Director Michael Lennox kept the action moving along at a brisk pace and while the cameos in this episode didn’t make the jaw drop in quite the same way as Liam Neeson’s did in Episode One, there were still some notable names.

Along with Lee and Keenan, Dublin actress Amy Huberman popped up as a ticket vendor in the station who shared far too much about her personal life in front of Clare and Sister Michael.
And while the scenes in Barry’s Amusements were fleeting, this episode was reminiscent of the Quinns’ fraught journey to Donegal in Series One – even if it didn’t quite hit that episode’s comic heights.
Episode Three was nevertheless an improvement on the previous two episodes.
Brick by brick you can see how McGee is building her series towards an emotional climax fashioned around the Good Friday Agreement.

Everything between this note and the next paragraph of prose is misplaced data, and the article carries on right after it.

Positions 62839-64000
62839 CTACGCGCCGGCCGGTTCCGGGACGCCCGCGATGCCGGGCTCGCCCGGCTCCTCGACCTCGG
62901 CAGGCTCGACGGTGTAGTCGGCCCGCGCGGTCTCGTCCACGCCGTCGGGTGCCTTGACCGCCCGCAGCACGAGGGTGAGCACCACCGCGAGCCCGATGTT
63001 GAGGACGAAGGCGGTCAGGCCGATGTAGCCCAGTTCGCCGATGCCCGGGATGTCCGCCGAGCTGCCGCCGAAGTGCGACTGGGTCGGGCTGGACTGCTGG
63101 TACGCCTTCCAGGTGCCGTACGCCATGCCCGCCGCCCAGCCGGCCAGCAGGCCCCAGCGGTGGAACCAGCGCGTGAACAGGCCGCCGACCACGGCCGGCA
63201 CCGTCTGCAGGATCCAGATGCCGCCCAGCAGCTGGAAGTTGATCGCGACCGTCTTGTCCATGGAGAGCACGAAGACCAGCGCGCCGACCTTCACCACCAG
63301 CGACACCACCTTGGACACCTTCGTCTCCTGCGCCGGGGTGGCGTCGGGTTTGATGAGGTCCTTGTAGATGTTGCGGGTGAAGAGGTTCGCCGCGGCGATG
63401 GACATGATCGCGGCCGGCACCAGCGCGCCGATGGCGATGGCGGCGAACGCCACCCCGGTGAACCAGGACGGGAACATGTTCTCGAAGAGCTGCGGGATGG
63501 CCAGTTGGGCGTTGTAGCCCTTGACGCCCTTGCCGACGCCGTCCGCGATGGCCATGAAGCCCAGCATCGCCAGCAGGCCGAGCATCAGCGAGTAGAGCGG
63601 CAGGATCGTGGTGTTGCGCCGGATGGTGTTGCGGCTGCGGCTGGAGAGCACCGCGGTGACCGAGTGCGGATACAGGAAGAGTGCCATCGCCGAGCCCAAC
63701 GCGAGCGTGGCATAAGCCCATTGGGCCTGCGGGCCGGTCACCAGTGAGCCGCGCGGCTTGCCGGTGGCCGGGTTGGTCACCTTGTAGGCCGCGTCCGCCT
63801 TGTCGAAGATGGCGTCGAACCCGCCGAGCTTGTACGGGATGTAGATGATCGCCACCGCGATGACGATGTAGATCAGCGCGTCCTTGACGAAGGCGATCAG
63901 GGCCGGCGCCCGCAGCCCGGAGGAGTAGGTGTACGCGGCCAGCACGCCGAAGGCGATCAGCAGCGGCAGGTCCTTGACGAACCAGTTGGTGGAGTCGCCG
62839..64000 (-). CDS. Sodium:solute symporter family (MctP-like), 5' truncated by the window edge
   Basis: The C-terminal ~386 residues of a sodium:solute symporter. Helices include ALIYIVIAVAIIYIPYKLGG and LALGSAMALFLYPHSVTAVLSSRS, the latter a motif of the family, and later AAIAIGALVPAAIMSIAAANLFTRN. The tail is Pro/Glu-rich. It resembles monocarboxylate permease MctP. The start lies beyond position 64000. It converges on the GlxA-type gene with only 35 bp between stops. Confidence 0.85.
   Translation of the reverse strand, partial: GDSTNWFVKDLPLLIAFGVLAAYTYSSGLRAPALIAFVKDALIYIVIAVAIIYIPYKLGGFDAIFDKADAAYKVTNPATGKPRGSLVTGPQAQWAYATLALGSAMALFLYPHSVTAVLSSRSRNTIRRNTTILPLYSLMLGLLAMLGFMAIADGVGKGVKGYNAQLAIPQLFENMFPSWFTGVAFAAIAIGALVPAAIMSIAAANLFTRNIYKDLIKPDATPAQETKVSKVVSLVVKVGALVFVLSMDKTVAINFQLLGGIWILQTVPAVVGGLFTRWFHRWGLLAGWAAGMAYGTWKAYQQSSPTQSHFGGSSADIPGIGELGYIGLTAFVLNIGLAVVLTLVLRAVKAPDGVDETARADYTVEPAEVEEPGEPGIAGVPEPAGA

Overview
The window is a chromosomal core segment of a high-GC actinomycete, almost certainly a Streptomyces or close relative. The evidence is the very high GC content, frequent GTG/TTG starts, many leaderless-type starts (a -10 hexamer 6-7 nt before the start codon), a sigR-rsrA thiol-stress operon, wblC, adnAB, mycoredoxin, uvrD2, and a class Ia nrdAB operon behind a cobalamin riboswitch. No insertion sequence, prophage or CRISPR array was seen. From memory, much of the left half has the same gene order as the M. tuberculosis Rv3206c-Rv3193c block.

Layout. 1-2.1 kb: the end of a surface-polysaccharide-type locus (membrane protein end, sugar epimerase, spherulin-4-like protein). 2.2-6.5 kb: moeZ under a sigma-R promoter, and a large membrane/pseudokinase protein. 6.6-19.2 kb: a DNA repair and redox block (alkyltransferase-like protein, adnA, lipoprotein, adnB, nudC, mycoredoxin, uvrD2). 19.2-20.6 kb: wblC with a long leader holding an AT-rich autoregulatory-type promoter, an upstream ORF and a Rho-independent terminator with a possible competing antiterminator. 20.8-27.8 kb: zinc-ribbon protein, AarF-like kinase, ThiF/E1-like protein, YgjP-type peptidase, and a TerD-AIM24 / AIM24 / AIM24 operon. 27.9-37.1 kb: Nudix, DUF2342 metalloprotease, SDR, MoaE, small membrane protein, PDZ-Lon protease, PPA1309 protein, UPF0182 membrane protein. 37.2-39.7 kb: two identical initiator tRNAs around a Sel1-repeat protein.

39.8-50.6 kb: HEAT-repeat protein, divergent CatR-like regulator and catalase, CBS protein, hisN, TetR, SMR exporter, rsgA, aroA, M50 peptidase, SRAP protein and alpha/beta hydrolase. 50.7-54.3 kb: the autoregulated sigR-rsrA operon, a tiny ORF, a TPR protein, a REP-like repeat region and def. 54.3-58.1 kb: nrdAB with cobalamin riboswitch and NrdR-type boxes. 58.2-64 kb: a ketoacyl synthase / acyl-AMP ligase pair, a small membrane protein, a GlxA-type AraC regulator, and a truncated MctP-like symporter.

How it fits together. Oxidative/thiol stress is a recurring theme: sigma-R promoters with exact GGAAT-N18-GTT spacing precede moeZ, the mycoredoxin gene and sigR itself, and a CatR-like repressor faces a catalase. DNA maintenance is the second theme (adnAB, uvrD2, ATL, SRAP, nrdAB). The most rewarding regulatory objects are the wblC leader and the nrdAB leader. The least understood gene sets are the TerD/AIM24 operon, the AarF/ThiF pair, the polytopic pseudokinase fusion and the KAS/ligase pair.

As we head into the final run in, it is fair to argue ‘Derry Girls’ has been a good show that has raised the bar significantly for Northern Irish comedy.
But is it up there with ‘Fr Ted,’ ‘Black Books,’ ‘The IT Crowd’ or ‘Friday Night Dinner’?
The jury is still out.
The remaining three episodes will reveal if it really is a great sitcom.

Donate to keep Slugger lit!

For over 20 years, Slugger has been an independent place for debate and new ideas. We have published over 40,000 posts and over one and a half million comments on the site. Each month we have over 70,000 readers. All this we have accomplished with only volunteers we have never had any paid staff.

Slugger does not receive any funding, and we respect our readers, so we will never run intrusive ads or sponsored posts. Instead, we are reader-supported. Help us keep Slugger independent by becoming a friend of Slugger.

While we run a tight ship and no one gets paid to write, we need money to help us cover our costs.

If you like what we do, we are asking you to consider giving a monthly donation of any amount, or you can give a one-off donation. Any amount is appreciated.